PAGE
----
Estrogen receptor alpha polymorphisms and postmenopausal breast cancer risk.
González-Zuloeta Ladd AM., Vásquez AA., Rivadeneira F., Siemes C., Hofman A., Stricker BHC., Pols HAP., Uitterlinden AG., van Duijn CM.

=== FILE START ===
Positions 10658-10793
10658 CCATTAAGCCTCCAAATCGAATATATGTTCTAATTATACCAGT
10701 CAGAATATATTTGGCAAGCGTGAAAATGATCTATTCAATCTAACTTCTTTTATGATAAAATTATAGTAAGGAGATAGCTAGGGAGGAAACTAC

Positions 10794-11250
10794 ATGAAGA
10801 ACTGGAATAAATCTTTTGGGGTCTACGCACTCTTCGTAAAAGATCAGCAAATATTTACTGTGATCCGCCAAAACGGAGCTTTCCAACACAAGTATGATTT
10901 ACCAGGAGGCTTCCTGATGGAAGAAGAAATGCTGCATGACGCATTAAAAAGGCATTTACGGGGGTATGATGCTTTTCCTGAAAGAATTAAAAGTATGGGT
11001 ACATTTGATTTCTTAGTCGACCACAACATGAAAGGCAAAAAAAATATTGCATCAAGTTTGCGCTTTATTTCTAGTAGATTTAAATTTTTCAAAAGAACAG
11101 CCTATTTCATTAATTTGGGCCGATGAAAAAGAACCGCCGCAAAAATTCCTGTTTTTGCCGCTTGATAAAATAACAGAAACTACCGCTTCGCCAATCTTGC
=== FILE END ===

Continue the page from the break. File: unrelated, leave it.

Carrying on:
BACKGROUND: The estrogen receptor alpha (ESR1) is a mediator of estrogen response in the breast. The most studied variants in this gene are the PvuII and XbaI polymorphisms, which have been associated to lower sensitivity to estrogen. We evaluated whether these polymorphisms were associated with breast cancer risk by means of an association study in a population of Caucasian postmenopausal women from the Rotterdam study and a meta-analysis of published data. METHODS: The PvuII and XbaI polymorphisms were genotyped in 3,893 women participants of the Rotterdam Study. Baseline information was obtained through a questionnaire. We conducted logistic regression analyses to assess the risk of breast cancer by each of the ESR1 genotypes. Meta-analyses of all publications on these relations were done by retrieving literature from Pubmed and by further checking the reference lists of the articles obtained. RESULTS: There were 38 women with previously diagnosed breast cancer. During follow-up, 152 were additionally diagnosed. The logistic regression analyses showed no difference in risk for postmenopausal breast cancer in carriers of the PvuII or XbaI genotypes neither in overall, incident or prevalent cases. No further evidence of a role of these variants was found in the meta-analysis. CONCLUSIONS: Our results suggest that the ESR1 polymorphisms do not play a role in breast cancer risk in Caucasian postmenopausal women.